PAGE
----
As a result, a port seizure is the goal for a major amphibious invasion. If an enemy is weak, ill-trained, or in disarray, they may not even guard a port. He may focus defenses at a major airport and several wide beaches where they assume an amphibious force may land. Even if a port is guarded, it may be just a dozen infantrymen. In such cases, LCUs full of tanks and troops can come over-the-horizon at night and seize the port entrance and piers, perhaps preceded by commandos. The nearby town can be quickly overrun while ships arrive at the piers at dawn and begin to unload. The enemy commander would be stunned because no one thought a landing force would simply cruise up to piers at a port and unload like cargo ships delivering goods.
The idea of sending LCUs over-the-horizon at night full of tanks and troops has many applications. They don't look like warships, more like coastal barges. They are slow with a low profile, yet can carry three heavy tanks or 400 troops. Everyone thinks of helicopters for amphibious raids or rescue operations. However, helicopters are loud and attract gunfire. An LCU (right) can blend in with coastal water traffic and put troops and tanks ashore in a city to conduct a raid or embassy rescue before local warlords realize what is happening. They are bullet proof, mount .50 caliber machine guns, are all-weather, and cannot be shot down.
Clearing the Landing Area
It is amazing that large navies do not maintain a detailed database of every port, pier, and beach in the world. Expensive ships continually chart the ocean so that submariners have good data. It will cost little to send agents on vacations around the world to take soil samples of beaches to determine if they are passable by wheeled and tracked vehicles. They can measure beach gradient to see how steep they are, estimate harbor depth if not publicly known, take photos of likely defensive positions and current military positions, and take GPS readings. This is not illegal, they are just tourists interested in scuba diving. This is a good weekend mission for military attaches stationed at embassies abroad. All this can be done in peacetime so fewer dangerous reconnaissance missions are required during wartime.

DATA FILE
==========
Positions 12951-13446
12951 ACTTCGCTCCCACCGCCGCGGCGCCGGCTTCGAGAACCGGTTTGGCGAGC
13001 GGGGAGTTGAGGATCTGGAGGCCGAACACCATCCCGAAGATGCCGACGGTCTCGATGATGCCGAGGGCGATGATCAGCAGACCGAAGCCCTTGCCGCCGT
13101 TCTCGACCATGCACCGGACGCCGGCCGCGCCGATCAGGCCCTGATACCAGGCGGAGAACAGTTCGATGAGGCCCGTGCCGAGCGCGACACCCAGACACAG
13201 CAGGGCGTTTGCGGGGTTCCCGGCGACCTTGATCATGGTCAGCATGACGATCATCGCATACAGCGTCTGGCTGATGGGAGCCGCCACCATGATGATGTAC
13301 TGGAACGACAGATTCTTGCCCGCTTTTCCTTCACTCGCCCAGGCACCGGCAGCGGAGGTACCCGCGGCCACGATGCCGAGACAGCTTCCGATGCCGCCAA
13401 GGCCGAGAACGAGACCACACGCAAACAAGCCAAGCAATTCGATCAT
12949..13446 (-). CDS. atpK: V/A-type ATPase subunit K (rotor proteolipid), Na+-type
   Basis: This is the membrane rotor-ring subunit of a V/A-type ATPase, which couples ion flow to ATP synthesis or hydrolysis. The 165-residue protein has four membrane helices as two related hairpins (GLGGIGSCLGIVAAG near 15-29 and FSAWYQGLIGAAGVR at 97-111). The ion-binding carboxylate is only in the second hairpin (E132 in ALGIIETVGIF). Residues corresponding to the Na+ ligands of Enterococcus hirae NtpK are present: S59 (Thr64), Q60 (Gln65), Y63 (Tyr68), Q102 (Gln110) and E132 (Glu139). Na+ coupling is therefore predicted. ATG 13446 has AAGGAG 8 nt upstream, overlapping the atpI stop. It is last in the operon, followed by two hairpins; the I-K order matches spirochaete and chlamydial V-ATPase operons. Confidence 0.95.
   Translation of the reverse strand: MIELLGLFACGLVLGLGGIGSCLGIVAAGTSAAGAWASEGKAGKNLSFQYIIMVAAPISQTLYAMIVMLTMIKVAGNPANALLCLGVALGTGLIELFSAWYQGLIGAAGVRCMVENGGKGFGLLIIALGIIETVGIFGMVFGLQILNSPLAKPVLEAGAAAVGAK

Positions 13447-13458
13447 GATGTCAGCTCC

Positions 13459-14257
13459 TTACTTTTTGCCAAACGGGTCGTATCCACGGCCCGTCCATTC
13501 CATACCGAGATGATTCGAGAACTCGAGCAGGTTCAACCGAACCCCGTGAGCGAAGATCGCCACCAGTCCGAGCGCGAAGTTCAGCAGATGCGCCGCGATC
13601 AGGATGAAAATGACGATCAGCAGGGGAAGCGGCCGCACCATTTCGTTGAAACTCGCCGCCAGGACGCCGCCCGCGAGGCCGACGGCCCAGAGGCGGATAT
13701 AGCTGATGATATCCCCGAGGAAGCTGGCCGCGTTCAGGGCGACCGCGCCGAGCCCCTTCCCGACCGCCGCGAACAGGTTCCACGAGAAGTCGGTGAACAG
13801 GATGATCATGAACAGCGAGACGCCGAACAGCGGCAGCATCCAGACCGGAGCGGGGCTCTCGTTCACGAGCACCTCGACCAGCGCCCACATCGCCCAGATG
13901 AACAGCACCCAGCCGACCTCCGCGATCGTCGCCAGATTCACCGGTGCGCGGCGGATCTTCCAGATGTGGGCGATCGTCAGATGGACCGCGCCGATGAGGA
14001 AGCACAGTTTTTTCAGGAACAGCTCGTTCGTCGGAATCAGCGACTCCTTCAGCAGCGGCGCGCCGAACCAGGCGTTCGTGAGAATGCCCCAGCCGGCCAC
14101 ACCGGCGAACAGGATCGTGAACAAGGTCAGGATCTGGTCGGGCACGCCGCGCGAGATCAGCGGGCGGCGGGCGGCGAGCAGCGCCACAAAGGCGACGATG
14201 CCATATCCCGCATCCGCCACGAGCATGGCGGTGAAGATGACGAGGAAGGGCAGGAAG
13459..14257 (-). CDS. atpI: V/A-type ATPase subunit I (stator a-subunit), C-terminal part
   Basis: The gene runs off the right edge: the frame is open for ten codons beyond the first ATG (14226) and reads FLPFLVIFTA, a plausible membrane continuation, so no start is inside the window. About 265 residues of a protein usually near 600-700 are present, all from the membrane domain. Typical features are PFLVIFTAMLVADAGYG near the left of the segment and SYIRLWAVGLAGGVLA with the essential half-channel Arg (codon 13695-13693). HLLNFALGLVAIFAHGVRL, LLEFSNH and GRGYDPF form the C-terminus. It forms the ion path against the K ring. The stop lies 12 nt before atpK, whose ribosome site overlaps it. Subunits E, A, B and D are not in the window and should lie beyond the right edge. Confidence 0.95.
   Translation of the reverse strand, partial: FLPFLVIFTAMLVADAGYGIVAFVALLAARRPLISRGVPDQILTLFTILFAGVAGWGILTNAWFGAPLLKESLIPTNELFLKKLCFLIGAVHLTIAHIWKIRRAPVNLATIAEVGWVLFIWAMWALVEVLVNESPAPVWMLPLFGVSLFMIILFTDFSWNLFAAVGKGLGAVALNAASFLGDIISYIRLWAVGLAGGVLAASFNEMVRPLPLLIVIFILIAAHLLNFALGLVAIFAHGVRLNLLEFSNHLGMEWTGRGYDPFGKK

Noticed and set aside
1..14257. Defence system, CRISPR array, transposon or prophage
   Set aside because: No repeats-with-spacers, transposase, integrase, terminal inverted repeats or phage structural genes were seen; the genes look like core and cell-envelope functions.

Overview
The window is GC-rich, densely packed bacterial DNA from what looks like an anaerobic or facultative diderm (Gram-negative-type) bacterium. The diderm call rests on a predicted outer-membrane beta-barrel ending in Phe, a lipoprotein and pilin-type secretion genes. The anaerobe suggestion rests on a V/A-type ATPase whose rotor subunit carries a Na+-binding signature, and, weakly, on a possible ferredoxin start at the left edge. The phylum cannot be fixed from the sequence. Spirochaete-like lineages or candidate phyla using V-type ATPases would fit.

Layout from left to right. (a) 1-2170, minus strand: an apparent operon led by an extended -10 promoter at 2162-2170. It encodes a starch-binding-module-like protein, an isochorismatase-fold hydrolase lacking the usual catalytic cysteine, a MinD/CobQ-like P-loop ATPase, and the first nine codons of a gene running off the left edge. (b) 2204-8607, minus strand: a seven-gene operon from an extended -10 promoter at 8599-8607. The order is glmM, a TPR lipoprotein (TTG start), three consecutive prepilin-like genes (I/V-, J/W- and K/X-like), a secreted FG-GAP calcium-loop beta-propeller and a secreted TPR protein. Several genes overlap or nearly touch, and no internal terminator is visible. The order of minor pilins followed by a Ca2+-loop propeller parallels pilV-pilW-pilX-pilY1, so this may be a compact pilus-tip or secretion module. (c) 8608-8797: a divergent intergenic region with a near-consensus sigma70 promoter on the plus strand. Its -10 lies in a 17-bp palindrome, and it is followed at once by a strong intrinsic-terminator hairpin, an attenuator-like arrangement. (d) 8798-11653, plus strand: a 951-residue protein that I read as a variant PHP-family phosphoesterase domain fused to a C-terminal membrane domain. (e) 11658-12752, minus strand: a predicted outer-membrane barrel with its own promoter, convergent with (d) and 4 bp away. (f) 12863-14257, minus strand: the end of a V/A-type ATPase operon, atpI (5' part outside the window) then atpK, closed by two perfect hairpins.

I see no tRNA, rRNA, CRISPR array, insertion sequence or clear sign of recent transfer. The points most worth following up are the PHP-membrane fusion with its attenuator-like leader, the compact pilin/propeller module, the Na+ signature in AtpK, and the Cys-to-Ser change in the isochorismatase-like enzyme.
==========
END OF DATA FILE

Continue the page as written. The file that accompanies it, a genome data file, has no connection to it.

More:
If an enemy is well organized and led by capable officers, ports will be strongly defended so a direct seizure is impossible. Ports are usually in urban areas protected by sea walls and jetties, so they are easy to defend. Therefore, capturing a port from the landward side is usually required. It may be possible to land a force by helicopter a few miles from a port if anti-aircraft defenses are minimal, but such a force cannot include tanks, so attacking into an urban port area would be difficult, unless heliborne Rhinos are used. Landing on a beach remains the best option, so detailed reconnaissance is required.
Nevertheless, wartime requires reconnaissance teams to scout potential landing sites for mines and enemy forces. They can be safely inserted and extracted at night by stealthy DE corvettes. Corvettes can escort minesweepers and scout for enemy positions and may become involved in firefights. If coastal submarines or small attack boats are present, they hunt those while friendly aircraft circle offshore waiting to assist. Aerial and signal intelligence reconnaissance is important as well. Prior to an amphibious invasion, commanders may launch amphibious raids or probes to test enemy defenses and reactions. Corvettes hope that shore-based missile sites open fire to expose themselves for destruction, while their small size and CWIS should allow them to survive.
Once an invasion point is selected and the amphibious force assembled and in transit, the attack can begin. Cruise missiles launched from ships attack known high-value targets in the amphibious objective area while destroyers and cruisers armed with 8-inch guns pummel coastal defenses from 20 miles offshore. This distance is "over-the-horizon" so that enemy shore batteries cannot use shore-based radar to target them due to the curvature of the Earth. Commandos landed by stealthy DE corvettes the previous night attack targets and help guide aircraft bombing while spotting naval gunfire rounds. Jet aircraft search for and attack suspect targets. Bridges may be destroyed or seized by commandos depending on the plan for landward operations. Heavy bombers arrive and carpet bomb the landing area to destroy enemy precision guided weapons systems that evaded detection.
The general location of enemy combat units should be known, so bombers arrive to carpet bomb areas where enemy units are thought to exist. This is the substitute for the pre-invasion naval bombardment by battleships, although naval gunfire from 8-inchers will help. Meanwhile, entire squadrons of corvettes approach shore and challenge shore batteries to duels while commandos check the surf and disarm shallow water mines. Deception is still a factor at this point. Amphibious Raids may be made at other possible landing sites to confuse the enemy. Amphibious Demonstrations may be conducted elsewhere.
The Landing Force Arrives